Young Gavin Graham Stepping into His Own at Five Flags Behind a Curt Britt Pro Truck 

Young Gavin Graham Stepping into His Own at Five Flags Behind a Curt Britt Pro Truck 

 

By Chuck Corder 

Walking around the pits, Gavin Graham casts an unassuming shadow. 

Low-key and out of his fire suit, the 13-year-old Graham looks like your garden-variety teenager. With a mouthful of braces and a frame he is still growing into, you wouldn’t know that the Lakeland teen is one of the hottest hotshoes in short-track racing. 

The relatively shy Graham, who attends an accelerated middle school back home, comes to life when he gears up and slides behind his Curt Britt truck for feature races at Five Flags Speedway and across the southeast. 

Graham has won seven straight truck races in Britt’s No. 38, including the last two Proxy Equipment Pro Trucks features at Five Flags. Gavin will look for No. 8 and his third in a row at Pensacola’s high banks Friday night when the Proxy Equipment Pro Trucks battle in another 30-lap feature. 

“Curt puts together a fast truck for us,” Graham said. “I don’t know who I’d trust with the truck more because he puts together a fast one every week.” 

Also this week, the famed half-mile asphalt oval is hosting its annual children bicycle races. There will be three different age groups—5-and-under, 6 to 9, and 10 to 12—and all contestants must have a helmet and register inside the main grandstand gate. Ice cream and trophies await once each age division finishes. 

Sharing the marquee with the kids and the Proxy Equipment Pro Trucks will be the Faith Chapel Outlaws (35 laps), The Dock on Pensacola Beach Sportsmen (25), and the Lloyd’s Glass Pure Stocks (20). Gates open at 5 p.m. and admission is $15 for adults; $12 for seniors, military, and students; free for children ages 11-and-under. 

Gavin could’ve easily been one of the competitors in the bike races just a few years ago. He is a fourth-generation driver whose great-grandfather competed in NASCAR’s Xfinity Series back in the 1950s when it was still known as the Busch Series.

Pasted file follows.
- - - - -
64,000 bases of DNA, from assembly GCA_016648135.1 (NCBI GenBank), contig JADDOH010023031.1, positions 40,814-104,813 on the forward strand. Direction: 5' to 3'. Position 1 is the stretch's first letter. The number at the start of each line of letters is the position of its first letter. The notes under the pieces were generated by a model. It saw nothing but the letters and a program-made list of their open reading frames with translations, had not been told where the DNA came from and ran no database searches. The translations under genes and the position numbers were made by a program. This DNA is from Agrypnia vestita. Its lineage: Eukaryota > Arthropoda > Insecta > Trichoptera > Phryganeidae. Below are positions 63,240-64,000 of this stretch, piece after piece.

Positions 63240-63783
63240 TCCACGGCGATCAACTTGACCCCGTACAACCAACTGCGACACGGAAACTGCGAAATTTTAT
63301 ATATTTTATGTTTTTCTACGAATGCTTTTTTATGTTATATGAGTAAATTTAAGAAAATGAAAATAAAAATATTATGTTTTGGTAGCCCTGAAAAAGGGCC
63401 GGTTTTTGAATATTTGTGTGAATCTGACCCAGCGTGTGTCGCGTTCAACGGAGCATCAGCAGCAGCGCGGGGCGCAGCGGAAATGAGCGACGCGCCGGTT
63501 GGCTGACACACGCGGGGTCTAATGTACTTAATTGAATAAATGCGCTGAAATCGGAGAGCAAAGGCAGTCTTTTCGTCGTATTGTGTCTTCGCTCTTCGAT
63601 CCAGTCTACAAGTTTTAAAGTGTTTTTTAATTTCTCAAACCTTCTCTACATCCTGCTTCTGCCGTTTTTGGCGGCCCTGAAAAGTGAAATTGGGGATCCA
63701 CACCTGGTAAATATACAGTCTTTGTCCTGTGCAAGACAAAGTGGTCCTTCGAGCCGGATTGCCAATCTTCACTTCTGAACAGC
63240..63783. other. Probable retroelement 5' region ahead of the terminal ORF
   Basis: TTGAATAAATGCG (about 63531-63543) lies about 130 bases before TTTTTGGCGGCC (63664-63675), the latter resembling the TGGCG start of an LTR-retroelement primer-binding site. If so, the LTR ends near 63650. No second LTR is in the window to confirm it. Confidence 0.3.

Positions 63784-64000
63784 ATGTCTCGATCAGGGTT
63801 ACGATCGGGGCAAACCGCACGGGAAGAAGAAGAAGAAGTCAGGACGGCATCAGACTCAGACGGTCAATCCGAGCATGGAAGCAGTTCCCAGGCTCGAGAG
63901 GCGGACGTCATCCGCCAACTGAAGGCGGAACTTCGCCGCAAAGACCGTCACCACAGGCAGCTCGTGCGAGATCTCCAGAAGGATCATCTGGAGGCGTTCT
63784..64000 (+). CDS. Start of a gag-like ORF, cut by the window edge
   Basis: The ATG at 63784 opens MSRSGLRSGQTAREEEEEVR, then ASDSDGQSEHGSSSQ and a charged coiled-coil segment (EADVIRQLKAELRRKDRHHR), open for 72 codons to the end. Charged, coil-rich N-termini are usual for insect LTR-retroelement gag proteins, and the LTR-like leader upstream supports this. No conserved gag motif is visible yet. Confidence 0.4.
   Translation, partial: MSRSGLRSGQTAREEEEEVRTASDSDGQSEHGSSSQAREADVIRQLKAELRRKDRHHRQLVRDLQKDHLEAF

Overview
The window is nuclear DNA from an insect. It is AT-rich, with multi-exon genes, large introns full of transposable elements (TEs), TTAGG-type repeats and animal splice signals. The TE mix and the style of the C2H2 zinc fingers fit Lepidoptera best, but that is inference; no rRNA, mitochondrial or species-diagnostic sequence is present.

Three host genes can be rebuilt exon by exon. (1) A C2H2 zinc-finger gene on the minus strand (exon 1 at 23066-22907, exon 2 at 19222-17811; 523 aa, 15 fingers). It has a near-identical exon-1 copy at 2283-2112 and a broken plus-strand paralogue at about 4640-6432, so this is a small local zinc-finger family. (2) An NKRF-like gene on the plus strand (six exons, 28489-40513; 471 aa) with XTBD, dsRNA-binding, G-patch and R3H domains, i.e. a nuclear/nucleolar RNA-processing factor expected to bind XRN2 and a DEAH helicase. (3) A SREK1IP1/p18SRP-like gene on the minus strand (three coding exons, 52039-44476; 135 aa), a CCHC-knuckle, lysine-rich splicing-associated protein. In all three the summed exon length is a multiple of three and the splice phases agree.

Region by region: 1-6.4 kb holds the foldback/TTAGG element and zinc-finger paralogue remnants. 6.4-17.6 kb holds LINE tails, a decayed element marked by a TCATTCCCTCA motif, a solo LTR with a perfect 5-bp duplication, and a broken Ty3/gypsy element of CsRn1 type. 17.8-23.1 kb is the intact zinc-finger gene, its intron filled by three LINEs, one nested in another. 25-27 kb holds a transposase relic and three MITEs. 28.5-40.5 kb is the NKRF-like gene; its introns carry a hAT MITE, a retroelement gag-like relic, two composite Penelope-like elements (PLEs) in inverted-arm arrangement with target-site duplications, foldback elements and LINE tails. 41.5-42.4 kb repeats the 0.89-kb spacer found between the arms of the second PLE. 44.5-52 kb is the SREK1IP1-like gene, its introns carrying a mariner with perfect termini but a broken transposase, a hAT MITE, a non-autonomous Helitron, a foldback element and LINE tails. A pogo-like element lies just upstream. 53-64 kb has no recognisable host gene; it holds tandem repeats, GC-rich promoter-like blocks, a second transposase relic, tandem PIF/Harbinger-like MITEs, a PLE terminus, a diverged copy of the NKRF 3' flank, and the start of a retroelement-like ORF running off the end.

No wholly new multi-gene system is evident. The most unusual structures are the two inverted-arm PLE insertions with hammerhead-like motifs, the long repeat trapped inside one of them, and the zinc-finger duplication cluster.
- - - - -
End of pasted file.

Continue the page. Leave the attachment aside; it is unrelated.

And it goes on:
“For the means he had back then, he had some success and put together a good car,” Gavin said of his great-grandfather. “He didn’t have a lot of money, but he was doing what he loved for his career. My grandfather and my dad, too, they raced locally and always raced to have fun, too.” 

That same spirit lives through Gavin, who never looks like he is having a bad day when he’s at a racetrack whether he is wheeling a Curt Britt Pro Truck or a Legends car. He is in his first full season competing at Five Flags after wowing fans with a third-place finish at last year’s Pro Trucks Snowball Derby. 

Starting around 4 or 5, Gavin and dad Richard Graham began a championship whirlwind in go-karts. He first got a taste of a Pro Truck class when he climbed into the family truck at 10, competing at a few short tracks across central Florida because his age prevented him from racing at most tracks. 

Even today, with a truck-bed-full of wins at prestigious tracks, such as Five Flags, Mobile International Speedway, and Montgomery Motor Speedway, some tracks won’t give Gavin the green light to race because of insurance reasons. 

“It’s quite frustrating,” he said. “They have seen my success at Five Flags and other places and still won’t allow me to race. Hopefully, next year when I’m old enough to race at those tracks, I can prove to them what they were missing.” 

What those tracks are missing is a polished young driver who has fans eating out of the palm of his hand. Between Facebook and Instagram, Gavin has a combined social media engagement of more than 8,000 fans. He consistently posts photos and videos on all platforms that give fans an inside look at what it takes to build a winner. 

And there’s nothing that Gavin loves more that sliding out of the No. 38 Pro Truck and hearing the loud ovations from the Five Flags faithful. 

“Every time I get out of the truck, the roars from the fans at Five Flags are amazing,” Gavin said. “Sometimes, I can’t hear whether or not the truck is still on because they’re so loud. 

“We came to Five Flags to try and win a championship. We need to have a few more consistent runs. But the Derby is what we’re looking forward to. I want to redeem myself from last year and maybe get that win.”  

Big goals for a young man. 

But nothing seems unachievable for Gavin Graham.